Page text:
by A Watts, September 10, 2009 in WUWT
UPDATED: This opinion piece from Professor Henrik Svensmark was published September 9th in the Danish newspaper Jyllands-Posten. Originally the translation was from Google translation with some post translation cleanup of jumbled words or phrases by myself. Now as of Sept 12, the translation is by Nigel Calder. Hat tip to Carsten Arnholm of Norway for bringing this to my attention and especially for translation facilitation by Ágúst H Bjarnason – Anthony
by Patti Domm, January 31, 2018 in CBNC
- U.S. crude oil production broke 10 million barrels a day in November for the first time since production peaked in 1970, at the start of a decades long decline.
- The U.S. is the world’s third largest oil producer, and its status is growing. Russia is the largest, with about 11 million barrels a day. The U.S. output rivals Saudi Arabia, which has had production of 10.6 million barrels a day, but currently has cut back due to the OPEC deal with Russia and others to keep supply off the market.
- The U.S. production is expected to expand and could top 12 million barrels a day by the end of 2019, according to Dan Yergin, IHS Markit Vice Chairman.
by Ron Clutz, January 31, 2018 inClimateChangeDispatch
The question could be paraphrased in these words: Why are there differences between various graphs that report changes in global temperatures?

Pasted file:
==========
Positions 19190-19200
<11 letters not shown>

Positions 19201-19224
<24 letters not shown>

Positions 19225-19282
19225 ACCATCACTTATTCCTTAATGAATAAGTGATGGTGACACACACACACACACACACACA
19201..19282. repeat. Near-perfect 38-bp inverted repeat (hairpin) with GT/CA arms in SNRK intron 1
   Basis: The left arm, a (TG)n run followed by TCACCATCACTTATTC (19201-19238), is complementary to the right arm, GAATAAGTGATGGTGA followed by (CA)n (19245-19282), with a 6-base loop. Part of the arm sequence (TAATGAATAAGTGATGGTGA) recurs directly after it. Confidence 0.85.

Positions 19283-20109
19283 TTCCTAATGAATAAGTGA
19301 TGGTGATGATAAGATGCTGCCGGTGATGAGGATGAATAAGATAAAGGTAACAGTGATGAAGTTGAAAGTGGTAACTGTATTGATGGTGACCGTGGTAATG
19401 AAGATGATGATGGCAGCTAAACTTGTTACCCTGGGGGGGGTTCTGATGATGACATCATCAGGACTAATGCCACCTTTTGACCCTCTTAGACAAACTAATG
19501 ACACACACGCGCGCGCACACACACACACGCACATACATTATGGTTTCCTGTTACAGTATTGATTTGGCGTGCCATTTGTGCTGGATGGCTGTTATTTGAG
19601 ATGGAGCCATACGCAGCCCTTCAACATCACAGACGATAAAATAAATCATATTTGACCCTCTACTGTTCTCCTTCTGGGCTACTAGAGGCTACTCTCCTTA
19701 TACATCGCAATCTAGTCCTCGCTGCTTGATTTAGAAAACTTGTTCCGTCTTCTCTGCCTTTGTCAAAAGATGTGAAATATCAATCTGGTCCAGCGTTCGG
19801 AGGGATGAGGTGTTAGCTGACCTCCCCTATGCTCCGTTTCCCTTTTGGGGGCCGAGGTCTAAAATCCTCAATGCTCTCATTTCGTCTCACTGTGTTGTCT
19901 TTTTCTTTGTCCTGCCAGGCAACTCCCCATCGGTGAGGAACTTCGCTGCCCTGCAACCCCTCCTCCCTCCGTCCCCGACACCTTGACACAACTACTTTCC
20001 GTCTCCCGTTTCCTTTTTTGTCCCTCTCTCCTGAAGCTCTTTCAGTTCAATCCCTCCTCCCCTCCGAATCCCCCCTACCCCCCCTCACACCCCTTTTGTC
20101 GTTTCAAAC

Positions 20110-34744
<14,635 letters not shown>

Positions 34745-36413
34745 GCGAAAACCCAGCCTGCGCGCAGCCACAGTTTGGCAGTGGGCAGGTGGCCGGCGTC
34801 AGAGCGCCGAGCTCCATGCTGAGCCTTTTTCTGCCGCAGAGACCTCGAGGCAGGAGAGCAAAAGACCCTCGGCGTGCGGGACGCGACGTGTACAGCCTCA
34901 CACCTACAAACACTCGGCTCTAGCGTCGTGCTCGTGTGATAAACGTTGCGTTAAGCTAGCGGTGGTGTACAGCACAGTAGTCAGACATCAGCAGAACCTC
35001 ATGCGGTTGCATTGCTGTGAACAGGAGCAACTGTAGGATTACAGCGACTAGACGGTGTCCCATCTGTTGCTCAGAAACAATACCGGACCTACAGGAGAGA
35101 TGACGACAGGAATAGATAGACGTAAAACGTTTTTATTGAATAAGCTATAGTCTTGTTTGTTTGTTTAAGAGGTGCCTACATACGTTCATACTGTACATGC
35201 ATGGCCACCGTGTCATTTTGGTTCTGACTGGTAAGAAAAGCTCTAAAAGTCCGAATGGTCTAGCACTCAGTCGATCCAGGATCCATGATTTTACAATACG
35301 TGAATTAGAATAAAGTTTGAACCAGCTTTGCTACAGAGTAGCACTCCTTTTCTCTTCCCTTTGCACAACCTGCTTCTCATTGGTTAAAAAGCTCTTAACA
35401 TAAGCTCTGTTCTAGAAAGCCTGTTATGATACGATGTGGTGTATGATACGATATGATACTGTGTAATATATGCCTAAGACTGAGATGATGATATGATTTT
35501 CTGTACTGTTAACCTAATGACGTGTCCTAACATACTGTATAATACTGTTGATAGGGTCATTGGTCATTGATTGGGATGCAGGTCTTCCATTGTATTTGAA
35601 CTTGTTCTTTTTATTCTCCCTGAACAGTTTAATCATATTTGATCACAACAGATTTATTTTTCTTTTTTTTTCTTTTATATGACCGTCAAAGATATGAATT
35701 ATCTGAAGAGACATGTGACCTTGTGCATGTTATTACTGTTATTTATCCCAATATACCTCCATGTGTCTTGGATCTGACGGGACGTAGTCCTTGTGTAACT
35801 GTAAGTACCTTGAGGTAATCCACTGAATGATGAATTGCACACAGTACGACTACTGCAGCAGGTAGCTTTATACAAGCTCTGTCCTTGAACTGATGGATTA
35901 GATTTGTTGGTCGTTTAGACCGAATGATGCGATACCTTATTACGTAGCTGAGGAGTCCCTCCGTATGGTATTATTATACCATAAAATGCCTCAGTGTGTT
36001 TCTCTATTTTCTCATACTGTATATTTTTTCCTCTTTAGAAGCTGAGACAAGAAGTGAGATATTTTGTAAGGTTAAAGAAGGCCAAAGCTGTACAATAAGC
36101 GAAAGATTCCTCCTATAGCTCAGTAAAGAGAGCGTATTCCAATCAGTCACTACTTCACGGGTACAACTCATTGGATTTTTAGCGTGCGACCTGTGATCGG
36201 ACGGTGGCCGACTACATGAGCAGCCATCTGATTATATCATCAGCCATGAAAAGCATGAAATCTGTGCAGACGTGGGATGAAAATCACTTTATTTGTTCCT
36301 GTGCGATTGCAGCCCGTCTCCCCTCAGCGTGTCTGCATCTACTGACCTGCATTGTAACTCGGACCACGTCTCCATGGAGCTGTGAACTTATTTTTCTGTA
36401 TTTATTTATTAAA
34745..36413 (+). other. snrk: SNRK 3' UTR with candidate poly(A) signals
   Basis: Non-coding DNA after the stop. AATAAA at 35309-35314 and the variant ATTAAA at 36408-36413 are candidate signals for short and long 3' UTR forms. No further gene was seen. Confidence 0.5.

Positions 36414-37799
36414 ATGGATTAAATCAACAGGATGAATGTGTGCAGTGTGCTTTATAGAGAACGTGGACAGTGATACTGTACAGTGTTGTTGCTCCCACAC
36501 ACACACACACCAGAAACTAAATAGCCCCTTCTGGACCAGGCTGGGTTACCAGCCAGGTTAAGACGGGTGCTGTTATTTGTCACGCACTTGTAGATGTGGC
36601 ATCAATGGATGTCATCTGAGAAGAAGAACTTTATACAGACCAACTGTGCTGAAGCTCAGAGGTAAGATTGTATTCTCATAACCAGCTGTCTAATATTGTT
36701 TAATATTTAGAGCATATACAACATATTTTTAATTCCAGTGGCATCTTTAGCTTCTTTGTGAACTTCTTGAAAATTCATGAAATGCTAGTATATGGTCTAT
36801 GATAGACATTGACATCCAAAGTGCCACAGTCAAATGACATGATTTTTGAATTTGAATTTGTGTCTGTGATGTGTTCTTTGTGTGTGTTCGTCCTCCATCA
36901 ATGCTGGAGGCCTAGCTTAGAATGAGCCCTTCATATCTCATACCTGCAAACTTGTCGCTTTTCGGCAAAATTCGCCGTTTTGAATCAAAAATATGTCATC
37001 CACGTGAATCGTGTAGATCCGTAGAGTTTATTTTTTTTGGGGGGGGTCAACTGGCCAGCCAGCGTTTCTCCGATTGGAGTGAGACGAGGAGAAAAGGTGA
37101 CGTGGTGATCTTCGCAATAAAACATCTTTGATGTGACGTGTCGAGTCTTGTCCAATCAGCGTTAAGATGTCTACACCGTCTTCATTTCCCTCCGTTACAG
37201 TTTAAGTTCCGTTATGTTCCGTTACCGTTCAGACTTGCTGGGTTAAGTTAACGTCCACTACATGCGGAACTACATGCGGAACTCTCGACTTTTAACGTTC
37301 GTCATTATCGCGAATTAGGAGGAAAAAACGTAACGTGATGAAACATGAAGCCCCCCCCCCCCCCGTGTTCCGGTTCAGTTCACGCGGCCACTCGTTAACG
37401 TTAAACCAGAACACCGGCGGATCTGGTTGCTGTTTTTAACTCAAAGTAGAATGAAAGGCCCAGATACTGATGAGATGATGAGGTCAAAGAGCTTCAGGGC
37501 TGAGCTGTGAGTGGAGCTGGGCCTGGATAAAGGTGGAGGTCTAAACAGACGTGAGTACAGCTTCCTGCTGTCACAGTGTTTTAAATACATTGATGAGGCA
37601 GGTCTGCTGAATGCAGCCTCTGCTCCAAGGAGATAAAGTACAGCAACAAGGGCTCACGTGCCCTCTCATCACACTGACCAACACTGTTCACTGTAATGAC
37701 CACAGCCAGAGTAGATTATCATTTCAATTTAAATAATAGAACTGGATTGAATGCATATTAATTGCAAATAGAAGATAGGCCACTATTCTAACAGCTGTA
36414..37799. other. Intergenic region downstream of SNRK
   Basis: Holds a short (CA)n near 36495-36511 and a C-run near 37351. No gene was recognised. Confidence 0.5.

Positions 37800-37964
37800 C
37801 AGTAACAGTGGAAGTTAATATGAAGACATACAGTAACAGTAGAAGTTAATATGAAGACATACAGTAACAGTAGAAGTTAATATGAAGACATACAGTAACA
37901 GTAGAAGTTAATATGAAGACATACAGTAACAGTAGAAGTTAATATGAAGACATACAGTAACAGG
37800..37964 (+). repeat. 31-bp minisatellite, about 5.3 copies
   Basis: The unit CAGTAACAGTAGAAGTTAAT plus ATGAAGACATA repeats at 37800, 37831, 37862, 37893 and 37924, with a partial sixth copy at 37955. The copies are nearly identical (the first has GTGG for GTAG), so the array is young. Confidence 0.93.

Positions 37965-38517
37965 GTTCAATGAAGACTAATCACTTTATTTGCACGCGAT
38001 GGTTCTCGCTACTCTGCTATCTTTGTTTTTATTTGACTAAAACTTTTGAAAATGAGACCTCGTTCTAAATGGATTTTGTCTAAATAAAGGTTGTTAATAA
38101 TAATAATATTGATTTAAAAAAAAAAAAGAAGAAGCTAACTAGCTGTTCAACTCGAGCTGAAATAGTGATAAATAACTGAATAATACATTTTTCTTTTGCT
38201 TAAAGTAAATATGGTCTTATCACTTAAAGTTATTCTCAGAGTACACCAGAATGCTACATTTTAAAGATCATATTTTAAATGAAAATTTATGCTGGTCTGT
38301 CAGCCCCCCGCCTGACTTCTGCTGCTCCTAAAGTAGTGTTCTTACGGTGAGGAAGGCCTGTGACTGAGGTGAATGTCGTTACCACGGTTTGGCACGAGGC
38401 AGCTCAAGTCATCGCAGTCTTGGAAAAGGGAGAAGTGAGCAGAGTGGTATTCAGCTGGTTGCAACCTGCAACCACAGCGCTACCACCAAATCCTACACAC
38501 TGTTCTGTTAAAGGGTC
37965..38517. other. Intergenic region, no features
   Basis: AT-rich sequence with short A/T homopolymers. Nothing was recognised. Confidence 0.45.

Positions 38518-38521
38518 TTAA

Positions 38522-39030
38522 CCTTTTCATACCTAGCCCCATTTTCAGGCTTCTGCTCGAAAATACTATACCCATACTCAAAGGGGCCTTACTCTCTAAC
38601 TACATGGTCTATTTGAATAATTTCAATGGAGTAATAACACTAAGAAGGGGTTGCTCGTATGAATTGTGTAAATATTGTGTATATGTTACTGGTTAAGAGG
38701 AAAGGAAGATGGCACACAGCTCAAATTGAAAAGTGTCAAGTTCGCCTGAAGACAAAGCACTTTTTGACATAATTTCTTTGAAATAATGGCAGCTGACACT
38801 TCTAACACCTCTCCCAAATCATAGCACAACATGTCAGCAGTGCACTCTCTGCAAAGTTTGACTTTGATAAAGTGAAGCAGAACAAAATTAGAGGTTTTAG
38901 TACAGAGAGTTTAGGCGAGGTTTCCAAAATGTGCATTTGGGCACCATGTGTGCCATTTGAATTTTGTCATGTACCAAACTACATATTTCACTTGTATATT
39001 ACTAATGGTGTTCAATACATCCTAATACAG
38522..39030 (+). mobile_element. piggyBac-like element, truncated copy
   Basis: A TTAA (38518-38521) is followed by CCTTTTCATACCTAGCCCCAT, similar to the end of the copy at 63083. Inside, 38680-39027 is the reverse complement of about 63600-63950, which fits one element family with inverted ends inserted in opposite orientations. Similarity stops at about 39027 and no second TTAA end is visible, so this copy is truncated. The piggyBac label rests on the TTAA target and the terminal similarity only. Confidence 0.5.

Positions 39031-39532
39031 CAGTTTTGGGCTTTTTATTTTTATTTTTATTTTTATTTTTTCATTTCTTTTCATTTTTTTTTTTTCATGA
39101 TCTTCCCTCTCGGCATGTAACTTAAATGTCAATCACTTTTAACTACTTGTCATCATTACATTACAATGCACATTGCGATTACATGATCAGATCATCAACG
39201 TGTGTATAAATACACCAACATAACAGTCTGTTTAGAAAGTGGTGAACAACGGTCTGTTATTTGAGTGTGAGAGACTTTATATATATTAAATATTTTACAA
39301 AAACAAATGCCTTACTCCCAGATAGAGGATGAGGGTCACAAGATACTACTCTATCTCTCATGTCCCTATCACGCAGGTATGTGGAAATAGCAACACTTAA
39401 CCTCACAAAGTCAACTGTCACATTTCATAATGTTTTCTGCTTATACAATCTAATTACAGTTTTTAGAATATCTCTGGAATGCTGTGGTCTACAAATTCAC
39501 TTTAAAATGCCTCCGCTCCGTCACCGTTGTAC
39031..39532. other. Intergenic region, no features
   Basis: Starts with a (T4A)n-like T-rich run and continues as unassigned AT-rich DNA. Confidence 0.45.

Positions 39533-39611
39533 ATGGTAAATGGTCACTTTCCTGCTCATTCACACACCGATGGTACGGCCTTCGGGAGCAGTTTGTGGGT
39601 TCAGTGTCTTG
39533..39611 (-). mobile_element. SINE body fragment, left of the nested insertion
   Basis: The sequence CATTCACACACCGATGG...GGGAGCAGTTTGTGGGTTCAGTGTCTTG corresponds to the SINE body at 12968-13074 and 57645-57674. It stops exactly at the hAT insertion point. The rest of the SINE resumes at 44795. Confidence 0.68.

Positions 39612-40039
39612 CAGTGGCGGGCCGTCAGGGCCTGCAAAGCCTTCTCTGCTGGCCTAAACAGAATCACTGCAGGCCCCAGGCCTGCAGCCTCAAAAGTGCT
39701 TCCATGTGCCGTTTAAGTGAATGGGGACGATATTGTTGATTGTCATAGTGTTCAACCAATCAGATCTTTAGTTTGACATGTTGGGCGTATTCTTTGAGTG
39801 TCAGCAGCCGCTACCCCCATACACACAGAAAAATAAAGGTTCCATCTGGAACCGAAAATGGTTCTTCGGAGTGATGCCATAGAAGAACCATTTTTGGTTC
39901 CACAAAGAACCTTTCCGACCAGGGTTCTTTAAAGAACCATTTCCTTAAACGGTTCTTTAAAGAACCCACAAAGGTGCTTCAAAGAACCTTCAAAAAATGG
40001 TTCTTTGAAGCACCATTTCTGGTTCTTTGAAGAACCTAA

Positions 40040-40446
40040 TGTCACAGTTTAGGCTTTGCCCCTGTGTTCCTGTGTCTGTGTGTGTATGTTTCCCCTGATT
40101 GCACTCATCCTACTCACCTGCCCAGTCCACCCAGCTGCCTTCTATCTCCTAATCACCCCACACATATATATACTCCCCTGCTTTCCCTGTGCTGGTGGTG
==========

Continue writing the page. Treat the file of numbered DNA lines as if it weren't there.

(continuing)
The short answer is: The differences arise both from what is measured and how the measurements are processed. (…)
by P Gosselin, January 31, 2018 in NoTricksZone
Dr. Sebastian Lüning and Prof. Fritz Vahrenholt today here are asking how sea level rise is doing because as have not heard much about it lately. A good place to start is at Climate4You. Strangely the data go only until December 2016. And if you look at the data from the source form the University of Colorado, we find the same. So what’s with 2017?
by Donald et al. 2017, in CO2Science from Géochim.Cosmochim.Acta
The influence of pHsw on both pHcf and the calcification rate of Neogoniolithon is plotted in Figure 1 below. As indicated there, this coralline algal species is able to elevate its pHcf so as to increase its rate of calcification under moderate levels of ocean acidification (pHsw of 7.91 and 8.05), which increase the authors say is “most likely due to CO2-fertilization of [algal] photosynthesis” that is limited in Neogoniolithon at these lower pCO2 conditions. (….)